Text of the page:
We’re members of the International Association of Structural Movers, and that move won an award for the largest rubber tire move in North America that year.

What’s the most common structural issue you see in cottages?

I would say erosion. In 2016, we got about 72 relevels, and the very next spring, I had four of them that I had to fix. That was the biggest warranty year I ever had. And it was because of rain. It wasn’t our pads that were the issue. It wasn’t our blocks or our new running beams. It was the integrity of the soils that we sat on.

And it’s progressively gotten worse. I went from almost non-existent warranty claims to a couple in 2016, and then two or three more the following year. It doesn’t sound like a lot, we never hit 10 per cent warranty, but for me, one per cent warranty is too much.

And what’s causing the erosion is climate change. I don’t care what people say, all over Ontario we’re having micro storms that are causing erosion.

Levelit Canada
Photo Courtesy of Peter Sephton

How do you raise a cottage?

Every building is completely different. There is no one process for lifting a building, but the essence of it is you have to grab the entire building. So, if there’s a porch or addition, you have to raise it all together.

Under the structure, you install beams perpendicular to your floor joists for the length of the building. We invested in much lighter equipment. We bought aluminum beams and aluminum jacking equipment to shrink the size of the equipment involved in lifting the cottage. We try to avoid using heavy machinery, like backhoes, that can sink into the ground this time of year. It gets down to what you can get into the site. I will not cut a tree. I tend to try not to dig a lot unless we really have to. We’ll usually use airbags to raise it if we’re really tight to the ground.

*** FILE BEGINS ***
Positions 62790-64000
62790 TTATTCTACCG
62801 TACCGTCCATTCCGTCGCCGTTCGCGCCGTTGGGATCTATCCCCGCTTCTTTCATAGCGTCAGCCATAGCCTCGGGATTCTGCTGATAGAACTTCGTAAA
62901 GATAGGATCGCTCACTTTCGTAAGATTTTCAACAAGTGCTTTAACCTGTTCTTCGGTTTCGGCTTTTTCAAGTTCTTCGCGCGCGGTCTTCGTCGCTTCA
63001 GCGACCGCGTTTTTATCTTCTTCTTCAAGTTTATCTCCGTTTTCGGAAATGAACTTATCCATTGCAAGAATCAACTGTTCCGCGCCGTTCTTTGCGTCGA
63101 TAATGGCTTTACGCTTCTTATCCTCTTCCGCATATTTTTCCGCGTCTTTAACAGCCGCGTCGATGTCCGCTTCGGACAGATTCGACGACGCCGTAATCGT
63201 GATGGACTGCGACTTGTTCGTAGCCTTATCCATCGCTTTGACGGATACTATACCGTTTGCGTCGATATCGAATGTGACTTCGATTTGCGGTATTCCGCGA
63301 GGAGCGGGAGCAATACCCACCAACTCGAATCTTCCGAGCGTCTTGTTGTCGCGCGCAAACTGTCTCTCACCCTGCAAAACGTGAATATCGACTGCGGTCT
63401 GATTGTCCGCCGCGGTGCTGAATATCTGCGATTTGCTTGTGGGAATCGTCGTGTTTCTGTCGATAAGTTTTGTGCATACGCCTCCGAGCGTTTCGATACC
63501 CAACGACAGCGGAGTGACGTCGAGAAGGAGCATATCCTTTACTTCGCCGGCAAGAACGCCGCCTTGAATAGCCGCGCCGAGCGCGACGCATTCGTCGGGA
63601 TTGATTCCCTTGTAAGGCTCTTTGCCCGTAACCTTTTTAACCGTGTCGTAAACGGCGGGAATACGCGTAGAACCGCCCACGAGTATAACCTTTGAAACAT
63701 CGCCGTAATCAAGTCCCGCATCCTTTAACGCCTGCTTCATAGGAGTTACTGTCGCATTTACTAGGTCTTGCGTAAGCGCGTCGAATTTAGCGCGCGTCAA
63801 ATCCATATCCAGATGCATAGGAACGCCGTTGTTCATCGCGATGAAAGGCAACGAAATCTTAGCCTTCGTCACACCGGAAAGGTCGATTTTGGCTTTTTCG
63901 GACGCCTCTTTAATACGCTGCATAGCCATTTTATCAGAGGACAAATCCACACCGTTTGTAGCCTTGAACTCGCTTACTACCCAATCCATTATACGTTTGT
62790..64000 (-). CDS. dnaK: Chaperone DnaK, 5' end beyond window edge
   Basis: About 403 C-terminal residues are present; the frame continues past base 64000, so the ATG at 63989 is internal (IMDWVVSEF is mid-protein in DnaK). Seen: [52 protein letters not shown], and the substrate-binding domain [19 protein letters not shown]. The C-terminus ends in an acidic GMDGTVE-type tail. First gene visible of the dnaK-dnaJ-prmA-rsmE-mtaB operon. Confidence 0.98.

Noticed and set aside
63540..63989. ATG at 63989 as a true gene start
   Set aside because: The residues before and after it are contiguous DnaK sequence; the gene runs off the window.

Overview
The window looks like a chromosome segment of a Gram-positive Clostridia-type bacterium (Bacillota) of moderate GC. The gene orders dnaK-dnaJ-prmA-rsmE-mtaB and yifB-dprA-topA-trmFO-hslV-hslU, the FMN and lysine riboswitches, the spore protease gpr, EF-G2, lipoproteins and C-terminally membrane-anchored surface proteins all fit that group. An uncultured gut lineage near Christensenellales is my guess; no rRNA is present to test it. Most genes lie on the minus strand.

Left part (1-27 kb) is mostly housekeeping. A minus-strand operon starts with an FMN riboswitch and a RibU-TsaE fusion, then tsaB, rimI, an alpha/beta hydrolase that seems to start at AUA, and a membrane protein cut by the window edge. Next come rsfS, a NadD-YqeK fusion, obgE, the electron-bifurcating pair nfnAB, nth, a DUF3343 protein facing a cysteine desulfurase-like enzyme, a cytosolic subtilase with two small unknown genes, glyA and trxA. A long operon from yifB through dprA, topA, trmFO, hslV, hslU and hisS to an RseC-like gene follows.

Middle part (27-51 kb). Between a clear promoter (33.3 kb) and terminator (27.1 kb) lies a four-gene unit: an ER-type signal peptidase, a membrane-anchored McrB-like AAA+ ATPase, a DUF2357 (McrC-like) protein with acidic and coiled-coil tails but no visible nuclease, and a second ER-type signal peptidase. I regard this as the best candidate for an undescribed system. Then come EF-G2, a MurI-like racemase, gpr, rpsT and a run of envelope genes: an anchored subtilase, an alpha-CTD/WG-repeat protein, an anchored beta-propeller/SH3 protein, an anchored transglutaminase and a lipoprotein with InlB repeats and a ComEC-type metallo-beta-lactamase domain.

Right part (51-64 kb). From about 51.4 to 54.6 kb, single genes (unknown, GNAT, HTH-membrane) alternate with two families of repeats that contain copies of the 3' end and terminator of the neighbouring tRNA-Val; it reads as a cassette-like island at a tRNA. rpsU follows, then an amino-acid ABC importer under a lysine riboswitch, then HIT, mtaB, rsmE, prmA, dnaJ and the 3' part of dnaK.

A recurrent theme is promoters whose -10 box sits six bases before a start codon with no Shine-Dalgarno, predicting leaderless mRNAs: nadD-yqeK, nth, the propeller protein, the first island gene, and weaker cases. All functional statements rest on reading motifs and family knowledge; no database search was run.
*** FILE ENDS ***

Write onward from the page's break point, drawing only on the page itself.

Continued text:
But when I drive away at the end of a job, I fully expect you to be able to use your cottage right away. We try to leave a minimal footprint.

Levelit Canada
Photo Courtesy of Peter Sephton

How has the pandemic affected your business?

The biggest issue we’re having with COVID-19 is that you really can’t quote work because prices for materials are changing so drastically. Three-quarter plywood, I’ve seen an increase of about 252 per cent in the last 11 months.

When I quote jobs, normally I like to give a worst-case scenario price, but it’s getting so much harder to carry the prices even a week, let alone a year. I have one job that was priced last fall with the assumption of going ahead this year, and we were priced at about $100,000. Now, it’s $255,000, and counting daily.

I’m also very hands-on. When you send a request into my office, I’m the one who calls you back, and I’m the one who goes out and meets with you and discusses what you want. I’ve always been a people person. I meet the person. I do the quote. And when we’re working, I love it if the people are up there. We had one client who didn’t know how high she wanted to go, so we would lift her cottage up four feet in the air and every night I’d tell her to go sit in the kitchen and look out the window and tell me how far down the lake she could see and tell me how much more she wanted to go up.

But COVID-19 has killed that degree of passion where I can’t sit with the people. A lot of our clients are American and the border’s closed. Some of them I’ve never met. That’s the thing I miss the most.